patients receiving MEC (N = 569 evaluable) showed that a single dose intravenous), both in combination with dexamethasone; NK1 RAs were
of palonosetron (0.25 mg intravenous) was comparable to a single dose not used in this trial. Palonosetron showed similar activity to granisetron
of dolasetron (100 mg intravenous) for the prevention of acute CINV in preventing acute emesis (CR rate, 75% vs. 73%), with superior
(CR rate, 63% vs. 53%, respectively). Moreover, intravenous activity in preventing delayed emesis (CR rate, 57% vs. 44.5%;
palonosetron was superior to dolasetron in preventing delayed emesis P<.0001).59 However, the NCCN Panel does not recommend
(CR rate, 54% vs. 39%; P = .004).60 Approximately 60% of patients in palonosetron as the preferred 5-HT3 antagonist in regimens for HEC,
the palonosetron arms and 70% in the dolasetron arm had received because an NK1 RA was not used in this study and it is unknown if a
anthracycline in combination with cyclophosphamide; only 6% and 5% single dose of palonosetron would be superior to a single dose of
of patients, respectively, received concomitant corticosteroids.60 In granisetron in the presence of an NK1 RA. As previously mentioned, the
another study in patients receiving MEC (N = 563 evaluable), a single NCCN Panel now recommends either palonosetron or subcutaneous
dose of palonosetron (0.25 mg intravenous) was found to be superior to granisetron extended-release injection as preferred 5-HT3 antagonists
a single dose of ondansetron (32 mg intravenous) in preventing both for MEC when used with dexamethasone in antiemetic regimens that do

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not contain an NK1 RA; subcutaneous granisetron was added as a available antiemetics. Aprepitant has been shown to augment the
preferred agent for the 2017 update based on a phase 3 trial (see antiemetic activity of the 5-HT3 antagonists and the corticosteroid
Ondansetron, Granisetron, and Dolasetron in this Discussion and dexamethasone to prevent both acute and delayed cisplatin-induced
Principles of Managing Multiday Emetogenic Chemotherapy Regimens emesis.106-108 A randomized phase 3 trial compared ondansetron 32 mg
in the NCCN Guidelines for Antiemesis).79 Palonosetron (0.25 mg intravenous and oral dexamethasone with or without the addition of
intravenous) is FDA approved as a single dose on day 1 for the aprepitant in patients receiving emetogenic chemotherapy with high-
prevention of acute and delayed nausea and vomiting associated with dose cisplatin (N = 521 evaluable). The addition of aprepitant was
MEC and for the prevention of acute nausea and vomiting associated significantly more effective than the 2-drug regimen in controlling both
with HEC. acute (CR rate, 89% vs. 78%; P < .001) and delayed emesis (CR rate,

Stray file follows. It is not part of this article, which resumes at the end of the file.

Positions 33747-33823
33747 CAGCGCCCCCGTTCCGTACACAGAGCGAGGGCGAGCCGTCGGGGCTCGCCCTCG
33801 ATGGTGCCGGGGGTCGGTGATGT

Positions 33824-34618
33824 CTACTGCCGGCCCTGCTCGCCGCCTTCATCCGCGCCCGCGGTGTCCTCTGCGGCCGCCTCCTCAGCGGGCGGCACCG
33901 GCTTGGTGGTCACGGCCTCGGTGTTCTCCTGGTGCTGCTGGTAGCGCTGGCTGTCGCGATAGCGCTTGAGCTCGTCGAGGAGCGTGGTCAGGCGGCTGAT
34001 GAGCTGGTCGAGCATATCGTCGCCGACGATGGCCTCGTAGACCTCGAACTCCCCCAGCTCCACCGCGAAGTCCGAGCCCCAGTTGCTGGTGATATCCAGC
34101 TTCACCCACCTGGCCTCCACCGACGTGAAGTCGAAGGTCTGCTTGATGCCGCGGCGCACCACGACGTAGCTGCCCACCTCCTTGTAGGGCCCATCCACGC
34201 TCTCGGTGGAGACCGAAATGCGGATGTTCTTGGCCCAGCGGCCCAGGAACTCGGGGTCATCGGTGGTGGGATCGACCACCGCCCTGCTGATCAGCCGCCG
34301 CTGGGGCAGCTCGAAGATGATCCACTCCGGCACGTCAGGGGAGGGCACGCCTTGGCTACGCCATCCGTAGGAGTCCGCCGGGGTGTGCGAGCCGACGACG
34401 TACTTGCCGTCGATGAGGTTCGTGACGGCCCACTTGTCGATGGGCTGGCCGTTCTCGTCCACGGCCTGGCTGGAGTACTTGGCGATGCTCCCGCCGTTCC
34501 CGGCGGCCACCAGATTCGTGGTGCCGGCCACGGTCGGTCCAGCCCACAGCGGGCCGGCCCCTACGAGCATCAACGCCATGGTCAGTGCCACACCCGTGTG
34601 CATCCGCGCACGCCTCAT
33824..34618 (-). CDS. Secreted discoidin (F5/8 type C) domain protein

75% vs. 56%; P < .001).107 Another similarly designed randomized
Intravenous palonosetron is superior to other first generation 5-HT3 phase 3 study (N = 523 evaluable) also showed a significant benefit of
antagonists for preventing delayed nausea.20,58-61 Repeat dosing of adding aprepitant to ondansetron and dexamethasone compared with
palonosetron on days 2 or 3 after chemotherapy is likely to be safe. the 2-drug regimen alone for controlling both acute (CR rate, 83% vs.
However, in the setting of multiday chemotherapy, limited data are 68%; P < .001) and delayed emesis (CR rate, 68% vs. 47%; P <.001).108
available to recommend multiday dosing with palonosetron (see A pooled analysis of data combined from these two phase 3 trials found
Principles of Managing Multiday Emetogenic Chemotherapy Regimens that the aprepitant regimen was particularly beneficial in improving CR
in the NCCN Guidelines for Antiemesis).105 rates for patients receiving concomitant emetogenic therapy with
doxorubicin and/or cyclophosphamide, along with high-dose cisplatin
Neurokinin-1Receptor Antagonists
therapy.106
For patients receiving HEC and MEC, the NCCN Panel recommends
several options for prophylactic antiemetic regimens based on clinical A meta-analysis (of 7 randomized controlled trials) of patients receiving
trial data and FDA approvals, including: 1) NK1 RA-containing HEC found that aprepitant used alone or with standard therapy did not
regimens, which are discussed in this section; and 2) olanzapine- significantly increase protection from acute emesis or nausea; however,
containing regimens. NK1 RA regimens include aprepitant, for delayed emesis and nausea, aprepitant was associated with
fosaprepitant, rolapitant, or netupitant. A 2-drug regimen of one of the 5- significantly increased protection compared with control.109 A larger
HT3 options plus dexamethasone is recommended for MEC but not meta-analysis (of 17 randomized controlled trials) evaluated outcomes
HEC. with standard antiemetic therapy with or without aprepitant in patients
receiving MEC or HEC. The addition of aprepitant was associated with
Aprepitant
significantly improved CR (no emetic episodes and no rescue
Aprepitant selectively blocks the binding of substance P at the NK1 medication) rate compared with standard therapy (72% vs. 54%;
receptor in the central nervous system. Thus, aprepitant provides a P<.001) during the overall time frame from 0 to 120 hours after starting
different and complementary mechanism of action to other commercially

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chemotherapy.110 The significant increase in CR rate associated with respectively. In addition, 54% of patients had no nausea during the